Oral Health Q&A
When did you first become interested in oral health and baby teeth? And why?
I initially chose to study Dentistry after having orthodontic treatment in my teens – it appealed to me as a caring, patient-centred profession. I thought my job would be all about fixing teeth (which I do a lot) but we also have the ability to prevent disease, especially tooth decay, by promoting positive oral health habits.
When I became a parent and gained the precious responsibility of looking after a little human being, there was this whole new world of wonderful, if sometimes daunting, things to learn. I’d previously been someone who would ask ‘why’, but I found myself doing less questioning and more following. That approach felt comfortable and reassuring for many aspects of this marvellous and exhausting role of being a mum.
As I started to find my feet, my curiosity and questioning started to come back. I’m a firm believer in finding out ‘why’, and that, whatever the topic, it leads to greater understanding and even progression and improvement. So, when my first baby started weaning and it struck me that the cups (cups, plural – I tried sooooo many different cups!) were hard to use (so sucky!), or huge (like learning to drink from a bucket!), or just plain awkward, it set me off on a long journey of ‘Why’. That journey directed me to childhood oral health and eventually (by baby number 3!), Babycup First Cups – the little cup that’s kind to baby teeth – was born.
How does your job allow you to make a difference in oral health?
I actually have 2 jobs! I work in an NHS family dental practice where I see patients regularly for check-ups and treatment. This is SO rewarding as I get to engage with young children and their families and share the message of ‘Why Baby Teeth Matter’. I try to use my own experiences as both a mum & a dentist to offer practical advice. I love seeing babies for their 1st dental visit!
Then I also teach trainee dental students in a Paediatric Dentistry department where we teach students practical skills alongside communication. We hope to educate and inspire future dentists to be motivated, empathetic, and understand the importance of health promotion.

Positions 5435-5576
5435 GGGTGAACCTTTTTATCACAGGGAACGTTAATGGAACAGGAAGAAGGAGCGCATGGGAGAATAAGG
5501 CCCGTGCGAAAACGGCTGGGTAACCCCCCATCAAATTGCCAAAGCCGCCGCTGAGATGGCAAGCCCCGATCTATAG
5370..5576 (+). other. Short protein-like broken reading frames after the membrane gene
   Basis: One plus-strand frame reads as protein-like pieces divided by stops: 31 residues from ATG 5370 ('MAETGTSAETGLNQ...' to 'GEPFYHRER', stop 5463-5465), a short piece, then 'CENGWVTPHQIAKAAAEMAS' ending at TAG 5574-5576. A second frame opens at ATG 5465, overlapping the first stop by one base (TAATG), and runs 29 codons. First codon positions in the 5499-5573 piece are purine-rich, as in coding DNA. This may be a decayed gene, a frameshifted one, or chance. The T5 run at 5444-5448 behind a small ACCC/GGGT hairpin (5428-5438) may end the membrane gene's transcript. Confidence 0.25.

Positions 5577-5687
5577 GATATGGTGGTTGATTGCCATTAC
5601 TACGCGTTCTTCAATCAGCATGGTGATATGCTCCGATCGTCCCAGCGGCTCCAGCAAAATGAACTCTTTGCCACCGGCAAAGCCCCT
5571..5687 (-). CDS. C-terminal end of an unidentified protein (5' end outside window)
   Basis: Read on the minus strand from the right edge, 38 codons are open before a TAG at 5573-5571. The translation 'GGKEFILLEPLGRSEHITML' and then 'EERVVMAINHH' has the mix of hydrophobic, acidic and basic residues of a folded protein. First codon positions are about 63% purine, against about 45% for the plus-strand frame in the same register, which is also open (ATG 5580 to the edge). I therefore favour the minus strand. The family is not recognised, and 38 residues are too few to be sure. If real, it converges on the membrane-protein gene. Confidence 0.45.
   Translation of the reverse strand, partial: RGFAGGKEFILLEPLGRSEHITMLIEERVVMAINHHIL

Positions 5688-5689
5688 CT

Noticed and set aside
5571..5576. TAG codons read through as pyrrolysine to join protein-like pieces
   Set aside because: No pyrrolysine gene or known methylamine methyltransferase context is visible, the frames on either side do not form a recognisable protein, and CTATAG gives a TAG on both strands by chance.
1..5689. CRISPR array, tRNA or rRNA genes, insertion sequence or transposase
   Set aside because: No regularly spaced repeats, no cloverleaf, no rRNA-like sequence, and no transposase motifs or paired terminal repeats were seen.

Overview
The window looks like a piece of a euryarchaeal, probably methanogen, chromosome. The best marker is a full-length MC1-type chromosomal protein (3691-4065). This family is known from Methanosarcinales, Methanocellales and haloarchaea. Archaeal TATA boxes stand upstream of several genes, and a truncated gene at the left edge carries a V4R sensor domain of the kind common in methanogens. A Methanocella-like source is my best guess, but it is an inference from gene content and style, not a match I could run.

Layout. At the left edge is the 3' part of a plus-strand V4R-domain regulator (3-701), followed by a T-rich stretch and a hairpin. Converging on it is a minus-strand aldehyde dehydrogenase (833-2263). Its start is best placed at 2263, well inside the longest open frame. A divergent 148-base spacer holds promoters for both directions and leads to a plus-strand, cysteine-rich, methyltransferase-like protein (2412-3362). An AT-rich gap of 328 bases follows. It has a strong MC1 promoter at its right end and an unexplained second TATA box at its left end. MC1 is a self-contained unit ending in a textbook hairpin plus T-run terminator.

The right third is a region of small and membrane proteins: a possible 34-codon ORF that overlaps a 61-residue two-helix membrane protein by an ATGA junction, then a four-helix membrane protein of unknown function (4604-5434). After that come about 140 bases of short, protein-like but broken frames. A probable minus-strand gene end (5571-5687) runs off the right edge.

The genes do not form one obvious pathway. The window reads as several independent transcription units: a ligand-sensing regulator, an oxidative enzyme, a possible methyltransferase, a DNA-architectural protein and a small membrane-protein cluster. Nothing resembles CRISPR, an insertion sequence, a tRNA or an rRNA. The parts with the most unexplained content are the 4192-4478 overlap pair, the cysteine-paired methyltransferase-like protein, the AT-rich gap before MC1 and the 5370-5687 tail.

Health authorities such as the NHS in England advises using an open cup for little ones in order to encourage sipping which is better for teeth. My part in the oral health jigsaw is to make sipping doable from an early age with my Babycup First Cups mini open weaning cups. Something so seemingly simple as a little cup, can truly make a big difference and the response from families whose little ones use them is so rewarding.
What tips for good oral health do you swear by in your family?
Sooooo many but my top 3 would be;
Brushing twice a day (with a fluoridated toothpaste) – simple but effective. Not always easy with little ones but being consistent, making it fun and building it into the daily routine from when they are young really helps.
An ‘awareness’ of sugars – obviously we do enjoy sweeter foods but in moderation and only at main mealtimes. Frequent snacking means the mouth has less time to recover so I try to limit grazing and encourage family meals. And then for drinks it’s just water, water, water & milk.
Visiting the dentist – even though I work as a dentist I still make sure both myself and my baby go for regular check-ups. It’s important not just for assessment and advice but also to acclimatise him to the surgery environment and build his confidence. He can watch me sit in the chair and have my teeth counted as a form of role modelling, and of course he gets a sticker!